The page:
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     Volume 8 Issue 71 | May 29, 2009 |

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The New Big Thing

In an exclusive interview with the Star, Paul Vinay Kumar, Executive Editor of Westland Limited and Tranquebar Press shows the way to make it big in the publishing world

Tell our readers a little about Westland Books/Tranquebar Press.

Paul Vinay Kumar

Westland Limited is a growing Indian trade publishing and distribution house, which includes EastWest Books and the new Tranquebar Press. Westland publishes general trade books: our list of titles includes books on food and cooking, spirituality and self-help, health and wellness, popular fiction, history and architecture, general reference, travel and a host of other subjects.

The group has several decades of experience in book retail and distribution, and to move into publishing was a natural transition. With a young, energetic team of editors and designers based in Chennai and Delhi, Westland Limited is one of the few publishing houses in India to bring both the North and the South together. Westland is the publishing and distribution arm of Landmark Ltd, the company that runs the Landmark chain of bookstores in the major metros across India.

Tranquebar Press gets its name from the tiny, beautiful coastal town in Tamil Nadu (now called Tharangambadi) where Indian publishing and printing really began. Our emphasis is on new writing and experimental work of high literary standards in any genre. Our list of authors includes Jeet Thayil, Saeed Mirza, Ruchir Joshi, Daljit Nagra, Susan Mridula Koshy, Arun Krishnan and many more.

Generally speaking, when Tranquebar Press goes through a certain manuscript what does it look for before it hands down the verdict?

Like every other publishing house, the focus is on interesting subjects and fabulous writing. The genre of the book determines the relative importance given to these two criterions. Tranquebar's emphasis is on unusual literary fiction. Unlike many other publishing houses, we
publish a reasonable amount of poetry.

Also, we believe very strongly in the importance of translations, especially in the context of a country like India where there are so many people divided and united by language. Our fundamental belief is that we want to publish books which, in a world filled with some may say too many books, make a difference and bring readers something new, meaningful and memorable.

As one of the leading English language publishers in India, do you think the era of printed words is coming to an end?

Emphatically no! While we're planning to do audio books and are actively starting to look at e-books, we view these as supplements to draw in new readers and not as a replacement to books. No technology--however exciting--can ever match up to the experience of curling up with a book under a blanket, the smell of paper, the tactile experience of turning the pages, the satisfaction of going back to an old book where the dog-eared pages mark old memories, and the sheer joy of organising books on one's bookshelf.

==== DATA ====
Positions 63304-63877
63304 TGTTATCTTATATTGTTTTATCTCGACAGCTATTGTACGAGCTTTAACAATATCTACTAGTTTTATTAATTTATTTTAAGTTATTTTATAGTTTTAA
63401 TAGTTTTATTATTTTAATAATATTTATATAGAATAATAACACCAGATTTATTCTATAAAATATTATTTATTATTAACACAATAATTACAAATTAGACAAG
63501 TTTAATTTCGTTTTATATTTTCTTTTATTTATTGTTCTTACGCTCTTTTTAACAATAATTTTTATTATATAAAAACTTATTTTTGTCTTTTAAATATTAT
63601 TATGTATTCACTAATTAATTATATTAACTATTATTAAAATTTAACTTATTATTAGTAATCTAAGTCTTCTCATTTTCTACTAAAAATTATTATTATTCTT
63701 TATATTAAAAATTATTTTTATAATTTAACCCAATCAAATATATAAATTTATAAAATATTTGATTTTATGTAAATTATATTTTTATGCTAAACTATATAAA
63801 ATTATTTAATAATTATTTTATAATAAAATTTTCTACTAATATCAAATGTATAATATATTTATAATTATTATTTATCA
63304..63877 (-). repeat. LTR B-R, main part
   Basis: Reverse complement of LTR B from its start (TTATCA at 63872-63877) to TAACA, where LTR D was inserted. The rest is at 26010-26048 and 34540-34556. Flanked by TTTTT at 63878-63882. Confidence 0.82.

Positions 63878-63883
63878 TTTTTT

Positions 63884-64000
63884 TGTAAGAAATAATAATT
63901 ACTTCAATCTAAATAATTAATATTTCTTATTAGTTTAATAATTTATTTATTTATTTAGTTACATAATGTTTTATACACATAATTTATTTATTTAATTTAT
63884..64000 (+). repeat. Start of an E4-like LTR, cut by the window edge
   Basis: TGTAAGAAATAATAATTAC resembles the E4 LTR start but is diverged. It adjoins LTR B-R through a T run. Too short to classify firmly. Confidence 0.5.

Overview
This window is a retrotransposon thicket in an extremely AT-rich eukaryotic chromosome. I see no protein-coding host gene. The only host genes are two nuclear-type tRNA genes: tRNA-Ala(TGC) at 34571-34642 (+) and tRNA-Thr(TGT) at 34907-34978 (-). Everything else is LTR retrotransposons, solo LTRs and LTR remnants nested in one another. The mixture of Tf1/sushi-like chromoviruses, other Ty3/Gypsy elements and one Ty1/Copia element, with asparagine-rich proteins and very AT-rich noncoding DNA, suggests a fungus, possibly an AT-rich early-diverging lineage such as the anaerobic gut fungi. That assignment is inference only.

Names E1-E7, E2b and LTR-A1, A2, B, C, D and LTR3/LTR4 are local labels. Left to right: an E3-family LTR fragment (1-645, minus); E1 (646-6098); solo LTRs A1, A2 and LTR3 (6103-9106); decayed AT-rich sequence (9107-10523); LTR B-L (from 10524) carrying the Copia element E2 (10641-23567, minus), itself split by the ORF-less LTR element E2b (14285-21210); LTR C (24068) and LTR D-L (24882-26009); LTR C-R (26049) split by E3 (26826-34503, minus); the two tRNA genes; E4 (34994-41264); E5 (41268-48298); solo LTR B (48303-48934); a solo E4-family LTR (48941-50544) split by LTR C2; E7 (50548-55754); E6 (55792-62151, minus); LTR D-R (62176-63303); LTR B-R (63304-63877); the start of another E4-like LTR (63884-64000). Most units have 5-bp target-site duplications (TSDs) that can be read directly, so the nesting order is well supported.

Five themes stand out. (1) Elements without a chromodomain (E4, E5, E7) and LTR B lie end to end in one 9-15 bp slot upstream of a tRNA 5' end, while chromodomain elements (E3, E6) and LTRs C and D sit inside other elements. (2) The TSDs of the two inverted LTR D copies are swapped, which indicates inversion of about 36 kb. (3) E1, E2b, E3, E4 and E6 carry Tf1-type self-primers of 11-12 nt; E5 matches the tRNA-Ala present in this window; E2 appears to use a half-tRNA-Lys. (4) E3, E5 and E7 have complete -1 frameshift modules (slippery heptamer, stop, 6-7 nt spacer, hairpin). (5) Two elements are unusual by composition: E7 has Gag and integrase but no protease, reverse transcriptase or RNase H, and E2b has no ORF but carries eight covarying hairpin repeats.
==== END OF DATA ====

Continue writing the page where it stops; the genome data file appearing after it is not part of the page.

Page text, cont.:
Having said that, I think the e-book market is yet to come of age in India. We're still trying to work out the four factors that will ensure the growth of the e-book market: an affordable reading device; content (at the right price); a great selection of content and e-books that are easy to use

As an ardent e-book fan I don't expect paper books to become obsolete--they'll co-exist and publishers such as Westland will offer combined packages, so that our readers get the best of both worlds.

In the South-Asian sub-continent, where people speak so many languages, what role do you think translated works can play in bridging the gaps between cultures?

It is absolutely essential to have translations in our part of the world. There is so much richness and diversity of literature just waiting to be read. In India, we have this completely appalling situation where we know the names of the great contemporary writers, but we are unable to read them except some short story published in some anthology! One of the great things that this virtual explosion of publishing in English over the last ten years has achieved is that a lot more translations are now available, though in my view this is still not enough. I would love to be able to publish more translations between say Bengali and Tamil, Gujurati and Telegu so that readers who do not read in English and Hindi (the two most popular languages for translation) can read more of what is being written in other parts of the country. Having said which, I also believe that the present generation of people whose work and social life is mainly in urban English speaking worlds are losing the ability to read in their mother tongues, which is tragic.

--- Ahmede Hussain

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